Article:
Figurative translation: Similar to sayings such as “no pain, no gain,” and “nothing comes easy,” this Russian idiom reminds us that nothing can be done without sufficient effort.
Russians have a harder life than most Americans. They don’t have as many cars and have to walk or take public transportation in the dead of winter, and they don’t have as many modern conveniences such as dishwashers and dryers. Therefore, this saying promotes hard work to encourage everyone to realize that without it, nothing is possible.
Russian Idioms About Love
4. На вкус и цвет товарищей нет.
Literal translation: “There is no friend for taste and color.”
Figurative translation: “Everyone’s tastes are unique.”
This Russian idiom is used to express the fact that each individual chooses his or her own friends or romantic partners. Russian families are typically very close, with many children living with their parents until their wedding day (and many still live at home even after getting married).
This idiom reminds mothers and fathers that their sons and daughters have their own tastes, and should be able to pick a partner of their own choosing.
5. Запретный плод сладок.
Literal translation: “The forbidden fruit is sweet.”
Figurative translation: “Forbidden fruit is the sweetest.”
Along the same lines as the idiom above, this saying implies that when a relationship is forbidden, you want it even more. It’s meant to advise parents not to stop their children from dating the person they prefer.
6. От судьбы не уйти.
Literal translation: “You can’t leave your fate.”
Figurative translation: “There’s no escape from fate.”
This idiom can be applied to many different contexts, but a popular one is to tell us that we’re all destined to be with a certain person. No matter what we do about it, we won’t change the course of fate.
Russian Idioms About Home and Family
7. В гостях хорошо, а дома лучше.
Literal translation: “A guest’s house is nice, but it’s better at home.”
Figurative translation: “It’s nice to visit others, but home is best.”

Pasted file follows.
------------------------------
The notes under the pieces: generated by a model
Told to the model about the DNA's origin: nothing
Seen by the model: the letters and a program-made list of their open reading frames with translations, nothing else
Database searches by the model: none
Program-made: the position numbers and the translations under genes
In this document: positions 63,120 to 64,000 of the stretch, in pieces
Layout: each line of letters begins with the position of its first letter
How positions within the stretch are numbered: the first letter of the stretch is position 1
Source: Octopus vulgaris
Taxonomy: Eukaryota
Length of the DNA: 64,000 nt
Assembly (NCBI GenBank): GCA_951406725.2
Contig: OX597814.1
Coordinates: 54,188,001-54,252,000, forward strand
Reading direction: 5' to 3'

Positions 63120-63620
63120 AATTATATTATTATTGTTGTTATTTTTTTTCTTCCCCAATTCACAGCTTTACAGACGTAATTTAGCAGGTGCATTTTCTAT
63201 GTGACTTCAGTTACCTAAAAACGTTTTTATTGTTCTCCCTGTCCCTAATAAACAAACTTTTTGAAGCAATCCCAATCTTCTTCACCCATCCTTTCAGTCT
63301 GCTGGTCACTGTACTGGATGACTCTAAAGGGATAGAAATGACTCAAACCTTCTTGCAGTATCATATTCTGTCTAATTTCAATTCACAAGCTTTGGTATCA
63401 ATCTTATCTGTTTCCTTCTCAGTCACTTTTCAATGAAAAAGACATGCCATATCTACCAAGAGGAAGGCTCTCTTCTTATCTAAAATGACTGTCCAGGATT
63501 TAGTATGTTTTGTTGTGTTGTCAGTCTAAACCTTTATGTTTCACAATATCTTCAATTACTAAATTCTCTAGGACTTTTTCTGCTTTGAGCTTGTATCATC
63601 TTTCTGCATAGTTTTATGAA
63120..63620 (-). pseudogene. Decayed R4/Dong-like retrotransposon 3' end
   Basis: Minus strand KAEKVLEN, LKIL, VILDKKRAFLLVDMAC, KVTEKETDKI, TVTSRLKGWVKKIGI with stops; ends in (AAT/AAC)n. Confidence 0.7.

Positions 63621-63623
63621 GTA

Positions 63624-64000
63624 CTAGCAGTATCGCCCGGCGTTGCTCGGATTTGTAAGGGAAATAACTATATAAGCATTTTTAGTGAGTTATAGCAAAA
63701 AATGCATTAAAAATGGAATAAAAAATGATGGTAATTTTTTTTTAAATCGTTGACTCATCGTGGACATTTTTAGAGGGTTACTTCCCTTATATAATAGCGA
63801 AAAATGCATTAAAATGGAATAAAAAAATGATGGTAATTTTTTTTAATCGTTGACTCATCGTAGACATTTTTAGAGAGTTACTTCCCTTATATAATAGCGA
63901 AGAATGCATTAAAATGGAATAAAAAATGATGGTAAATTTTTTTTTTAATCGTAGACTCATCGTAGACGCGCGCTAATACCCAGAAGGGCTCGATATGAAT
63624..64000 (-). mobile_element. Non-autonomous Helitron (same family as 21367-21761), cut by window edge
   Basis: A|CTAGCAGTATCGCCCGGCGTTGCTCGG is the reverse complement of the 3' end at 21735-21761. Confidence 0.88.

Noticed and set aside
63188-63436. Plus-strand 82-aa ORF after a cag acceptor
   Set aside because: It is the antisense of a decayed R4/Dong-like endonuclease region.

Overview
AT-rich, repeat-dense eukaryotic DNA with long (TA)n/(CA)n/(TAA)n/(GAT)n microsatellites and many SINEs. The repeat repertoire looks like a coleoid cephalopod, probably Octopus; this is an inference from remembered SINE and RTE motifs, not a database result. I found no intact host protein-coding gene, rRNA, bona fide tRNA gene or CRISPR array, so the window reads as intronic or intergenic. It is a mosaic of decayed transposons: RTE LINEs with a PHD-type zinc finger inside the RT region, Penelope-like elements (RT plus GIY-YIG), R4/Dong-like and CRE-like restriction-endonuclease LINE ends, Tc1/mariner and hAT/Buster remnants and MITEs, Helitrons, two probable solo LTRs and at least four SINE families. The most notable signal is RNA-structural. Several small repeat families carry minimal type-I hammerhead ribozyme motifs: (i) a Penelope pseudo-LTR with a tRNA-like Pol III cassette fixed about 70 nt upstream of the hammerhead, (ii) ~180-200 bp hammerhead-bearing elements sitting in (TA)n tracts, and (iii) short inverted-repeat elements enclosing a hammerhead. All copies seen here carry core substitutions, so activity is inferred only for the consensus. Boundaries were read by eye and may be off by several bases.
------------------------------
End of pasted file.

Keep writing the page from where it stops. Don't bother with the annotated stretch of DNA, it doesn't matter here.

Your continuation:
This idiom stresses the importance of home life and reminds listeners that while vacations and new experiences are fun, home is where the heart is!
8. Яблоко от яблони недалеко падает.
Literal translation: “Apple doesn’t fall far from the apple tree.”
Figurative translation: “The apple doesn’t fall far from the tree.”
This idiom reminds us all that children are very much like their parents. It’s quite common for elderly Russians to compare kids to their parents, commenting that a child misbehaves or acts out just like their parents once did.
9. Где родился, там и пригодился.
Literal translation: “Where you were born is where you are most handy.”
Figurative translation: “You are most useful in the place of your birth.”
Much of Russia is to a large extent populated by people who live in villages. However, modernization has caused many younger Russians to leave their villages and move to the city to work or attend college.
This idiom stresses the importance of your motherland, and encourages residents not to leave the city of their birth. And if they have to leave, they should come back once they have educated themselves, in order to help their countrymen.
Russian Idioms for a Better Life Outlook
10. Лучше поздно, чем никогда.
Literal translation: “Better late than never.”
Figurative translation: “It’s better to start something late than never at all.”
Just like the English idiom, this saying motivates us to accomplish a goal, even if we do it later than we originally planned.
11. Век живи—век учись.
Literal translation: “Live for a century, learn for a century.”
Figurative translation: “Live and learn.”
Russians are big on education, and not just from classes and courses, but also from the book of life! This idiom stresses to the younger generation that the elderly know best, and it motivates them to keep on learning.
12. Будет и на нашей улице праздник!
Literal translation: “Our street will have a holiday, too.”
Figurative translation: “Our time will come.”
Russian life hasn’t always been easy. At different points in time, Russians had to stand in long lines to get access to food, were not paid their salaries for years on end and they endured many other hardships. Telling each other that their time will come encouraged Russians to keep going and hope for the best.
13. Всё хорошо в своё время.
Literal translation: “Everything is good in its time.”
Figurative translation: “There is a time and a place for everything.”
They say that there is a season for everything, and that holds true in Russian as well.
Along the lines of the previous idiom, this one also encourages listeners to be hopeful and wait for their piece of happiness. It reminds young children not to grow up too fast, and that they’ll mature in their own time.
If you’ve enjoyed learning these 13 Russian idioms, there are plenty more out there. Idioms will help you improve your Russian while also give you smart advice for a better life!